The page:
⩗⩗⩗⩗⩗⩗⩗⩗⩗⩗⩗⩗⩗⩗⎞

minimumThe scribbles on the right are not just doodles, a badly drawn rough sea or an attempt by a 5-year-old to emulate grown-ups’ fascinating handwriting. A real adult has written a real word here: minimum.

Even if you had figured that out for yourself, you’ll agree it’s not easily legible. That’s due to a shortcoming in our alphabet: the similarity between hand-written i, n, u and m. In many words confusion is never far away, which is why monks, clerks and other writers have come up with all sorts of clever tricks. Continue reading

Etymologising through my hat?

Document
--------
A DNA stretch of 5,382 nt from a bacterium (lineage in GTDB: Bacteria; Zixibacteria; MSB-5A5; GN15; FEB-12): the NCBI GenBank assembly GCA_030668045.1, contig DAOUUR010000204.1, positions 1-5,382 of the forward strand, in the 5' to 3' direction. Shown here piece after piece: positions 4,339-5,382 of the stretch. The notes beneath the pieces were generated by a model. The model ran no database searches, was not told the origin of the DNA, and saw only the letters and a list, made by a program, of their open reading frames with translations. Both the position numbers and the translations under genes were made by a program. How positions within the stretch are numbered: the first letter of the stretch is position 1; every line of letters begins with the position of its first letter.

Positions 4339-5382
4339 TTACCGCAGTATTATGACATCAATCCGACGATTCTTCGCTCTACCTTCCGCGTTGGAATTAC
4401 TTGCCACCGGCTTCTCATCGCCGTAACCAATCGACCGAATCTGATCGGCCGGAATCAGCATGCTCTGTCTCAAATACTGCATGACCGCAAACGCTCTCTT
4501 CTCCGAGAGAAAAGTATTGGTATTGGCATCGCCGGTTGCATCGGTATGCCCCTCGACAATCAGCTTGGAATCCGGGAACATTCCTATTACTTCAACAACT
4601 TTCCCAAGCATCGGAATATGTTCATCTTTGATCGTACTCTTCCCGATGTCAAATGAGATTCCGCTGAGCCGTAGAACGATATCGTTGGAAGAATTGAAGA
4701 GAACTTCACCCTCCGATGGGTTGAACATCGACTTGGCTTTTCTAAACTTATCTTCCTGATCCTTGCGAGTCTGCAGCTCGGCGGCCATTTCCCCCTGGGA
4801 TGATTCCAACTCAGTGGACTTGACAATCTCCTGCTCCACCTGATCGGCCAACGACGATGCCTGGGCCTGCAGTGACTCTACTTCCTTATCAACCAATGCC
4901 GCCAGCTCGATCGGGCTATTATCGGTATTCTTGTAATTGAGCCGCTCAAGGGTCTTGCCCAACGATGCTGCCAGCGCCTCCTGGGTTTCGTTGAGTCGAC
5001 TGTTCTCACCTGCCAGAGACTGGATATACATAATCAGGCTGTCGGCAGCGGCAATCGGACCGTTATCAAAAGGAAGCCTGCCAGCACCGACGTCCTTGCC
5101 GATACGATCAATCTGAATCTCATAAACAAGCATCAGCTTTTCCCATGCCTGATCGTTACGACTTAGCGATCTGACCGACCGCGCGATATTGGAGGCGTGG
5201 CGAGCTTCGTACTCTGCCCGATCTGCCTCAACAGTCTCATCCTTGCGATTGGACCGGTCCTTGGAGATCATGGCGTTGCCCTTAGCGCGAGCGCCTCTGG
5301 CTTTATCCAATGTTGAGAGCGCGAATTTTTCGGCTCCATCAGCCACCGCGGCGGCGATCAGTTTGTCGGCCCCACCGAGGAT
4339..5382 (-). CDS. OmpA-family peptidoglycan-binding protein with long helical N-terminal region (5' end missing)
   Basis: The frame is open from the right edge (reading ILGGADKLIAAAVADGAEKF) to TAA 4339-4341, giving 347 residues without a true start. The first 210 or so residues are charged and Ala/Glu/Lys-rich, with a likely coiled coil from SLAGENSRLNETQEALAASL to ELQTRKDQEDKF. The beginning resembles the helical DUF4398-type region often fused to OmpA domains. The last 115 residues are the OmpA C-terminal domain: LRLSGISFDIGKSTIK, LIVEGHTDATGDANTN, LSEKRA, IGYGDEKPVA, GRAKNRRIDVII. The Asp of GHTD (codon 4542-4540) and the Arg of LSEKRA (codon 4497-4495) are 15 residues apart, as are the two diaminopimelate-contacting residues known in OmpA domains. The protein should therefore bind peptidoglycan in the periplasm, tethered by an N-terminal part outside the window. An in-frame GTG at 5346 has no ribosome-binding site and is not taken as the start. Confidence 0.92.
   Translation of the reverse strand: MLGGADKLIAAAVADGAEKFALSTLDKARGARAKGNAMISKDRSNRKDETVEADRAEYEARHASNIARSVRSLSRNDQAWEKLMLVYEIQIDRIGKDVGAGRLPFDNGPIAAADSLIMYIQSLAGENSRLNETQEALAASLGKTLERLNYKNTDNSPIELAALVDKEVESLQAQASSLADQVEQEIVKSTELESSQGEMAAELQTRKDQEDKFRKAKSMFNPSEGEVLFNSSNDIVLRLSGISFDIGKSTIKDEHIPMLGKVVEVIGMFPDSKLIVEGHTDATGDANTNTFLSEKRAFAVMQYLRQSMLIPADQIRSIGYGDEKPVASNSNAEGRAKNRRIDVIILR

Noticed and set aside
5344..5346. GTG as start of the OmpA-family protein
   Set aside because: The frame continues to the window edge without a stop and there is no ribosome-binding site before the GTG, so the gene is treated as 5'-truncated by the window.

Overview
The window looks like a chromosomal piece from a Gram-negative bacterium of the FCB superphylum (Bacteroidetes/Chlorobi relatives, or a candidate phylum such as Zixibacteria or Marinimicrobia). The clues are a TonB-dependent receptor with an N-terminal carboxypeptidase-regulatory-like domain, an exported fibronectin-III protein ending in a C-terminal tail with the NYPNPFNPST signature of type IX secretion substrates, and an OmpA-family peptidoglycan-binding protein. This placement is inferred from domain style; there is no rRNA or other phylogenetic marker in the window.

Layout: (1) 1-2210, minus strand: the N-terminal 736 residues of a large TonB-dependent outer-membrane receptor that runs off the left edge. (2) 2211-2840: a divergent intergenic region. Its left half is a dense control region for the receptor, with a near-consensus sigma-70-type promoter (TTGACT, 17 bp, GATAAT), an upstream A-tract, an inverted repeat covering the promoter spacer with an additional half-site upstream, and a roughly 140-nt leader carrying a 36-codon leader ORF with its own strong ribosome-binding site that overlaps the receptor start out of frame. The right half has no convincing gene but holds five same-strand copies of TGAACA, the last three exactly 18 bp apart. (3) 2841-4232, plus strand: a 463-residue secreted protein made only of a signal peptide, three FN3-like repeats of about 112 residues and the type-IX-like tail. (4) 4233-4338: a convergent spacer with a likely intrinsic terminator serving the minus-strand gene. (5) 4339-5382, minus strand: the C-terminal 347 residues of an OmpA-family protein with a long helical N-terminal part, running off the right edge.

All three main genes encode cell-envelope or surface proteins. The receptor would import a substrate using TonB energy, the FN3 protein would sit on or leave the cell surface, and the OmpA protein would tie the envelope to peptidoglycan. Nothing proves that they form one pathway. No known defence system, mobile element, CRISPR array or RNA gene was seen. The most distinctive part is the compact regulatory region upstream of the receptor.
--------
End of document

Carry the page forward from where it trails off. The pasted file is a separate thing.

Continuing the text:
shapkaBusiness deals that seem too good to be true usually are, and the same is true for etymologies.

This morning, I came across the Turkish word şapka, pronounced /shapka/, for ‘hat’. It reminded me of the French word chapeau, and I thought the -ka ending sounded just like a Russian suffix, as in babushka (grandmother) and balalaika (literally ‘babbler’). Continue reading